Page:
When to Seek Treatment

Knowing when to seek treatment for mental health disorders is important for parents and families. Many times, families, spouses, or friends are the first to suspect that their loved one is challenged by feelings, behaviors, and/or environmental conditions that cause them to act disruptive, rebellious, or sad. This may include, but is not limited to, problems with relationships with friends and/or family members, work, school, sleeping, eating, substance abuse, emotional expression, development, coping, attentiveness, and responsiveness. It is also important to know that people of different ages will exhibit different symptoms and behaviors. Familiarizing yourself with the common maladaptive behaviors will often help to identify any problems early, in their most treatable state. It is important for families who suspect a problem in one, or more, of these areas to seek treatment as soon as possible. Treatment for mental health disorders is available.

Symptoms of a potential problem in an adult

The following are the most common symptoms of a potential emotional, behavioral, and/or developmental problem in an adult, which necessitates a psychiatric evaluation. However, each individual may experience symptoms differently. Symptoms may include:

  • significant decline in work performance, poor work attendance, and/or lack of productivity
  • social withdrawal from activities, friends, family
  • substance (alcohol and drugs) abuse
  • sleep disturbances (i.e., persistent nightmares, insomnia, hypersomnia (sleeping too much), flashbacks)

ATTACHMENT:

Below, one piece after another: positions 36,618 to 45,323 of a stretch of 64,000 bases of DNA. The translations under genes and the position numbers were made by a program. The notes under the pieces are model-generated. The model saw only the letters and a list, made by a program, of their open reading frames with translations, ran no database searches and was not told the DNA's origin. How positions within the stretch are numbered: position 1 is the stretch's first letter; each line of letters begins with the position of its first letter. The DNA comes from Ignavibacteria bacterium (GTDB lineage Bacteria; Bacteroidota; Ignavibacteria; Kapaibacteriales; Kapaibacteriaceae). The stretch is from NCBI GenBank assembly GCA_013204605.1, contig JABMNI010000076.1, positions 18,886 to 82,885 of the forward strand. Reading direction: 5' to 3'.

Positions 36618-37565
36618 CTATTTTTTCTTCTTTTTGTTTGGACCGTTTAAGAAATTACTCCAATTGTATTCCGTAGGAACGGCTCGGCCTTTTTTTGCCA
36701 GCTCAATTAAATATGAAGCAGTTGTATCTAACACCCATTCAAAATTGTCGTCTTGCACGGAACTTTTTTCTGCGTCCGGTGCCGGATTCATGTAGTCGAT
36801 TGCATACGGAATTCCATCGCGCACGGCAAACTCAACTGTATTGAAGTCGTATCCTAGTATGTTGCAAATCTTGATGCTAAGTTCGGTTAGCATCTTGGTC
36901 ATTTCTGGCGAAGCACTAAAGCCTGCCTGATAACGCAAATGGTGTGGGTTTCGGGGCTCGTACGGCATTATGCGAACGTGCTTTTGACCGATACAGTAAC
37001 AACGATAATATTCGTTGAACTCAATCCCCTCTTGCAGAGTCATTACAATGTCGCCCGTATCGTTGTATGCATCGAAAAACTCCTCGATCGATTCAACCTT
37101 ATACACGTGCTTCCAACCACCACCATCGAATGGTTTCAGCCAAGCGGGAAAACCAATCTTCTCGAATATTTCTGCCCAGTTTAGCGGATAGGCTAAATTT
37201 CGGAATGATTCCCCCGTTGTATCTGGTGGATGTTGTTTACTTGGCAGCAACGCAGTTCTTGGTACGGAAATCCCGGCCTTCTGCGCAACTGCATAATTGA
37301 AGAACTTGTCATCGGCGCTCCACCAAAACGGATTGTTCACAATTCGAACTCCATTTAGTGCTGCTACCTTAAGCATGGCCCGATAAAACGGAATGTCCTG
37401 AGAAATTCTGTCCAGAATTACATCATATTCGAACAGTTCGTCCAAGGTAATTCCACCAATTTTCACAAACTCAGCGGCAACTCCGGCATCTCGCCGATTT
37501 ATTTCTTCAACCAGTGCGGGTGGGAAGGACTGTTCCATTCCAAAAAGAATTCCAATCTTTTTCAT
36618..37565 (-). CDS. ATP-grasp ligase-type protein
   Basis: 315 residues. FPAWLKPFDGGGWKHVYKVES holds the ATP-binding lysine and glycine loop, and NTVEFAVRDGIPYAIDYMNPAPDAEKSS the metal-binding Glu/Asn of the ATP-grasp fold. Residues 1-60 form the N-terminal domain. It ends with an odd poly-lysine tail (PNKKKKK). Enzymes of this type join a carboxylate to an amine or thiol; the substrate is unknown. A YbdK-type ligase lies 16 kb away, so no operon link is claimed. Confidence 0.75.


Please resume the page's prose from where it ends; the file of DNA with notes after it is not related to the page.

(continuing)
• depression (poor mood, negativity, mood swings)
  • appetite changes (i.e., significant weight gain or loss)
  • continuous or frequent aggression
  • continuous or frequent anger (for periods longer than six months)
  • excessive worry and/or anxiety
  • threats to self or others
  • thoughts of death
  • thoughts and/or talk of suicide
  • destructive behaviors (i.e., criminal activity, stealing)
  • sexually "acting out"
  • lying and/or cheating
  • many physical complaints, including being constantly tense and/or frequent aches and pains that cannot be traced to a physical cause or injury
  • sudden feelings of panic, dizziness, increased heartbeat
  • increased feelings of guilt, helplessness, and/or hopelessness
  • decreased energy

The symptoms of a potential emotional, behavioral, and/or developmental problem may resemble other conditions. Always consult your physician for a diagnosis. If you feel that you or someone you know may need treatment, please contact Beaumont's Physician Referral and Information Services online or call 1-800-633-7377.